Sometime it’s not just about what a car is, it’s what it represents. Even just sitting there, machines project the potential for speed, for escape, for the journey. The Delica? Your ultimate adventure vehicle.
This one belongs to Andrew Strain, an outdoor sports photographer I interviewed for my local outlet (story below). It’s a 1996, one of the JDM imports that fill Vancouver’s streets.
Of all the Japanese market cars that you find up here, there are few more common than the Delica. For instance, when I drove that Stagea wagon out to Stanley Park to take a few photos, well of course there was somebody parked in a Delica, illegally camped. From some registration documentation I was able to find online, it looks like the total number of vans is somewhere about 2000 imported - though who knows how many are still out there on the road.
Andrew uses his Delica properly, and will be up and down the backroads of BC this year, right up to the Yukon. He’s driven it out to Alaska before to cover backcountry skiing, and his shots of his truck/van/whatever - like this one, lit up by a campfire at night beneath a canopy of stars - are completely stunning.
I spent a little time out on the far west coast of the Vancouver Island, just down from Tofino, and I noticed just how many of these things are around. They’ve essentially replaced the Westfalia and the old VW Microbus as the outdoorsy, surfer-lifestyle vehicle of choice.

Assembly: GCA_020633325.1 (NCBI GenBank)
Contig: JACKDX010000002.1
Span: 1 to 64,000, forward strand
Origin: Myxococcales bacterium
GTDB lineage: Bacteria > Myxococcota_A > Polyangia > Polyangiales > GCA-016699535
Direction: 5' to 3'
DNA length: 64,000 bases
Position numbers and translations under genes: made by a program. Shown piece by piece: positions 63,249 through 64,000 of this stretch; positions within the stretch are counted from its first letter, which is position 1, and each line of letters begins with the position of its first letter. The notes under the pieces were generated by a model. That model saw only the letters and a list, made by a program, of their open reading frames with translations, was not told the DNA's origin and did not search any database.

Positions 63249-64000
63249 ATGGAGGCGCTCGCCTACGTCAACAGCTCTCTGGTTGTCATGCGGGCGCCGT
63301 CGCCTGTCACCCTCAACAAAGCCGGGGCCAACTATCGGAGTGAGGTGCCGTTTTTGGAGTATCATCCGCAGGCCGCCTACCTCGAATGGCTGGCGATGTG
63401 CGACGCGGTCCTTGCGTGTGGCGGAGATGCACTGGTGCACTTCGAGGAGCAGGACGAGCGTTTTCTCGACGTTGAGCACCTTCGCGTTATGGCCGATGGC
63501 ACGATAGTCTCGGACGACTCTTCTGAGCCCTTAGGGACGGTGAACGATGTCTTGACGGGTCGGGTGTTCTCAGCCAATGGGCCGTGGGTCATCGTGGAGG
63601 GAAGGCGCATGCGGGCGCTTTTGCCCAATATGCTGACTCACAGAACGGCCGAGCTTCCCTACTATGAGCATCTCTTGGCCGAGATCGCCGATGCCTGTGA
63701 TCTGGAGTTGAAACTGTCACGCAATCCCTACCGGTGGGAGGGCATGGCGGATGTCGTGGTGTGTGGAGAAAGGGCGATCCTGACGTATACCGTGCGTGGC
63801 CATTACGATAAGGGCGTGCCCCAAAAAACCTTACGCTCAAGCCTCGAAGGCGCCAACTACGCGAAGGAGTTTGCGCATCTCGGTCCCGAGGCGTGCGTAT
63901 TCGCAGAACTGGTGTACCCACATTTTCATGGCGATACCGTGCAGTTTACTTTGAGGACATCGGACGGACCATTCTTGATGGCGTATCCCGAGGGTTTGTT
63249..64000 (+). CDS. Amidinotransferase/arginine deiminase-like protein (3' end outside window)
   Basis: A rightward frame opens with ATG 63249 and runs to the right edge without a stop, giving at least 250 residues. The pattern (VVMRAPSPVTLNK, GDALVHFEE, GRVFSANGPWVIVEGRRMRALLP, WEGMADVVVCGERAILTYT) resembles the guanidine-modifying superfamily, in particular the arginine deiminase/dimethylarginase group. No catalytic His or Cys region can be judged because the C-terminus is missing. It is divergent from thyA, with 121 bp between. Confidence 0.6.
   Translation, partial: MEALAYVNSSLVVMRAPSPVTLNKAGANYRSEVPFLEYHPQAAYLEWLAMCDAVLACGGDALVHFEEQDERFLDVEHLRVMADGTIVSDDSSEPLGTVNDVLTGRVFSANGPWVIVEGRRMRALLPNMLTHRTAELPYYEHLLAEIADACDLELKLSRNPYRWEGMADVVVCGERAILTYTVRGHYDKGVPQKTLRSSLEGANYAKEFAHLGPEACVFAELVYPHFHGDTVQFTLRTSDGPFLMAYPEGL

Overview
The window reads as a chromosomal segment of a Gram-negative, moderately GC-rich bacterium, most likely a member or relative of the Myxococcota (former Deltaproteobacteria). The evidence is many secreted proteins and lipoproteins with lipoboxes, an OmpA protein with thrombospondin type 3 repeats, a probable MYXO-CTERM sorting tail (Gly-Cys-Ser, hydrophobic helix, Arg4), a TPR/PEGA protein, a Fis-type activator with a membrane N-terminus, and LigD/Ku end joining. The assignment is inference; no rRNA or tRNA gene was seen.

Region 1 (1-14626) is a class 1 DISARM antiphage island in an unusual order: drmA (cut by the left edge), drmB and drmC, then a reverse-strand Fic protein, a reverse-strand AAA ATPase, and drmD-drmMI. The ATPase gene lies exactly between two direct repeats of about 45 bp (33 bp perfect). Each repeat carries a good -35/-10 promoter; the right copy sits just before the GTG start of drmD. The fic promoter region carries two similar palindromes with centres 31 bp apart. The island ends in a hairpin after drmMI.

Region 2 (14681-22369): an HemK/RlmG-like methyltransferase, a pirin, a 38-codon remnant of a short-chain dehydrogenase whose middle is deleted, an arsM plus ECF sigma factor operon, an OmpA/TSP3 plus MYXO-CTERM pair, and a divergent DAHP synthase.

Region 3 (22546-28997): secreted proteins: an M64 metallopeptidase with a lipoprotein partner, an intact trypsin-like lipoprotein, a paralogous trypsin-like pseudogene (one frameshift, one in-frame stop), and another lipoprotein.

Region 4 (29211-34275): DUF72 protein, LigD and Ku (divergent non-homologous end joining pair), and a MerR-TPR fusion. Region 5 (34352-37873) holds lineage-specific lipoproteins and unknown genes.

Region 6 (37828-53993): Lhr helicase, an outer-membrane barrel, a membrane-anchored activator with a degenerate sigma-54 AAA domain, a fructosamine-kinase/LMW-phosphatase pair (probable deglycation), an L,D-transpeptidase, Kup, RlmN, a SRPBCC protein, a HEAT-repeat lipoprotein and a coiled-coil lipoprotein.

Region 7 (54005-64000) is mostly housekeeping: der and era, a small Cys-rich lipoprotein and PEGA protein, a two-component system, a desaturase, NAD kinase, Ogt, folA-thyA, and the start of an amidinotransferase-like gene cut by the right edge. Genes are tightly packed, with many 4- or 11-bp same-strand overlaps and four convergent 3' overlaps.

It makes a lot of sense. The Delica has the underpinnings of the Pajero, so it’s very capable, combined with a thrifty-ish turbodiesel engine, and a spacious van body. You can sleep in it. You can carry eight of your friends. It’s pretty decently reliable, all things considered. Apart from a scarcity of some parts, it’s an easier vehicle to live with than a Westy.
The VW ‘Bus is now a collector’s item. The Westy is aging rapidly, and really quite slow. The Eurovans are astoundingly expensive. This thing fills that gap - but it still pisses some people off. The provincial insurance company is working hard to extend the importation law to basically ban right-hand-drive cars until they’re twenty-five years old. The claim is that they’re involved in more accidents.
I’m sure that’s true. Passing can be a bit tricky in a right-hooker, and blind corners at speed are sometimes alarming. But hey - you’re only supposed to drive within your vision anyway, right? Also, the Delica is more suited to trundling speeds than scorching up the highways. It’s a stop-and-smell-the-roses kinda machine. Lumping it in with all the RHD drift cars that get smacked up pretty regularly by more aggressive drivers just seems unfair.
So, perhaps it’ll become one more endangered species on the road someday in the future, but for now the Delica is just about the perfect car for BC’s big outdoors. You just have to wonder - if these had been made in the 1990s on this side of the water, might there now be a whole new generation of young people, getting ready to run to the hills in a hand-me-down van, far from any cel-phone signal, venturing beyond the reach of social media in search of something real?